SALT LAKE CITY — Effective immediately, the Utah Higher Education Assistance Authority has terminated its contract with the U.S. Department of Education to process student loans, which will result in 146 employees losing their jobs.

The authority, which is a subsidiary of the Utah System of Higher Education, has served 1 million student loan customers nationwide over the past nine years under its contract with the Education Department’s Office of Federal Student Aid.

However, “the terms of the contract led to financial losses for the organization, and UHEAA leaders reached the decision to terminate the contract,” a press release from the Utah System of Higher Education states.

David S. Schwanke, interim executive director of the authority, said in a statement: “After careful consideration, the decision to terminate the federal student loan servicing contract was made in the best interest of the state of Utah and our organization and its long-term financial sustainability.”

The affected employees are call center representatives and loan processors.

“We regret that the decision to end the contract with the U.S. Department of Education’s office of Federal Student Aid negatively impacts so many of our highly valued employees, and we’re committed to helping them through this transition over the coming months,” Schwanke said.

The authority and the Office of Federal Student Aid will begin transferring accounts to another federal student loan servicer “with as minimal disruption as possible over the next several months,” the press release states.

The Utah Higher Education Assistance Authority is a state government agency established in 1977. Its authority is delegated by the Utah Board of Higher Education and it is governed by an 11-member board of directors and Utah’s commissioner of higher education.

The authority administers Utah’s student financial aid programs, including the student loan guarantee program and secondary market and state need-based financial aid.

A press release issued in August announcing the retirement of the organization’s longtime executive director Dave Feitz noted that over his 14-year helm, the authority oversaw a $21 billion student loan portfolio and administered its $1.1 billion student loan bonding program, which has achieved top financial ratings and cut the cost of going to college for students.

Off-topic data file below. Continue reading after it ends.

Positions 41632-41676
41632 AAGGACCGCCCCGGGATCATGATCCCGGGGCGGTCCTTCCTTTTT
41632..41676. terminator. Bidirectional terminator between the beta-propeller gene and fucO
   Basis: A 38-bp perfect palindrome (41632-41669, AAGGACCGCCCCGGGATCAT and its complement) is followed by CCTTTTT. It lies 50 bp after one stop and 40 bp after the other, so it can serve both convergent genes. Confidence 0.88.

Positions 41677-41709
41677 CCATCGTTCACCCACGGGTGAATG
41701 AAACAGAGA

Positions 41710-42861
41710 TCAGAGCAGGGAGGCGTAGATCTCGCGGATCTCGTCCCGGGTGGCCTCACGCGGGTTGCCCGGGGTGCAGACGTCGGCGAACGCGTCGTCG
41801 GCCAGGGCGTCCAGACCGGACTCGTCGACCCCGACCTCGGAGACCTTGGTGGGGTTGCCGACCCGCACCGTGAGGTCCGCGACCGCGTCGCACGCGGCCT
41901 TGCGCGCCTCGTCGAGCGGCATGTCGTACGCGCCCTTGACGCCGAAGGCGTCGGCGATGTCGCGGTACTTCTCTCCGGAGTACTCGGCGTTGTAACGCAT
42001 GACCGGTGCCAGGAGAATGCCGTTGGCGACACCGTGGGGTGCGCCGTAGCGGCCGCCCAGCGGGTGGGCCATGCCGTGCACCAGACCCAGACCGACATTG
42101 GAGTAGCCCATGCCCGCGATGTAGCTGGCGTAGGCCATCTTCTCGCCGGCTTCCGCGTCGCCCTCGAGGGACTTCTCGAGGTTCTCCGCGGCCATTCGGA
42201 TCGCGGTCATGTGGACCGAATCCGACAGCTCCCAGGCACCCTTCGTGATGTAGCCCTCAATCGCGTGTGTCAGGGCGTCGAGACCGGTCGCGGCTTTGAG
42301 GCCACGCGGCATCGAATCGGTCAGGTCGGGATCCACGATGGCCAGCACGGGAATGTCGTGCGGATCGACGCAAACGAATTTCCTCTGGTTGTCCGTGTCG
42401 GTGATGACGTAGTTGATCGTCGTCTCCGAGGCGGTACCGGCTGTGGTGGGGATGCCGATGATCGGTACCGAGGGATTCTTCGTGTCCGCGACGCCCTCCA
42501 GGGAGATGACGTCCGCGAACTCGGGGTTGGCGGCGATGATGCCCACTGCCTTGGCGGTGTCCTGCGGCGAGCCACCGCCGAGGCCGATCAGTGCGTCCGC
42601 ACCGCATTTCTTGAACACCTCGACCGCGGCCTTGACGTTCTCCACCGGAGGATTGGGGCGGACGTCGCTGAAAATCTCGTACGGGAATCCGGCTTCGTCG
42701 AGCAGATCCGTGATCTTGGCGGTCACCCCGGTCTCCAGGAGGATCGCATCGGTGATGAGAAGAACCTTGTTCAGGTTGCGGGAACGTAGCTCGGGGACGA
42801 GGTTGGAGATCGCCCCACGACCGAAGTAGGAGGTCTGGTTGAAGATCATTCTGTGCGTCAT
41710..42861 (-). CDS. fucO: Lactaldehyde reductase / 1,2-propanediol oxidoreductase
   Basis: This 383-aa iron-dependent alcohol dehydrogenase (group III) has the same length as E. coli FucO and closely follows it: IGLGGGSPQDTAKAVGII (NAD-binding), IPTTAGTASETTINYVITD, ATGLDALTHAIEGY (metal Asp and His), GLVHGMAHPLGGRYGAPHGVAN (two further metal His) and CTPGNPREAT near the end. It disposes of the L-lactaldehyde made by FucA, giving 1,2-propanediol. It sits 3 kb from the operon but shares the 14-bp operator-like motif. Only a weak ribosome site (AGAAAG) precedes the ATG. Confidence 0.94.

Schwanke, in an interview, said the costs of servicing the loans had exceeded the funding the U.S. Department of Education was providing. Other portfolios the authority handles have produced sufficient revenues to cover the costs.

“We are a profitable organization. This is just a financial decision to end an unprofitable segment,” he said.

David Woolstenhulme, Utah’s commissioner of higher education, said officials had hoped that the Education Department’s restructuring of the agreement would come with new pricing “but it was worse than it was before so it just made it a really easy decision for the board ... to make a decision to exit the contract.”

In recent years, the cost of servicing the loans was about $2 million higher than the contract with the federal government was funding, officials said.

In June, the U.S. Department of Education issued a press release announcing it had signed servicing contracts with five companies to take over much of its federal student loan portfolio. Earlier this year, the Education Department had earlier announced plans to overhaul its federal student loan servicing system.

The companies include:

  • EdFinancial Services.
  • F.H. Cann & Associates LLC.
  • MAXIMUS Federal Services Inc.
  • Missouri Higher Education Loan Authority (MOHELA).
  • Texas Guaranteed Student Loan Corporation (Trellis Company).

According to Forbes, the changes are part of the Department of Education’s shift to a single, centralized servicing platform.

Schwanke said the larger restructuring was a separate action and had no bearing on the student loans that the Utah Higher Education Assistance Authority was servicing under the now-terminated contract.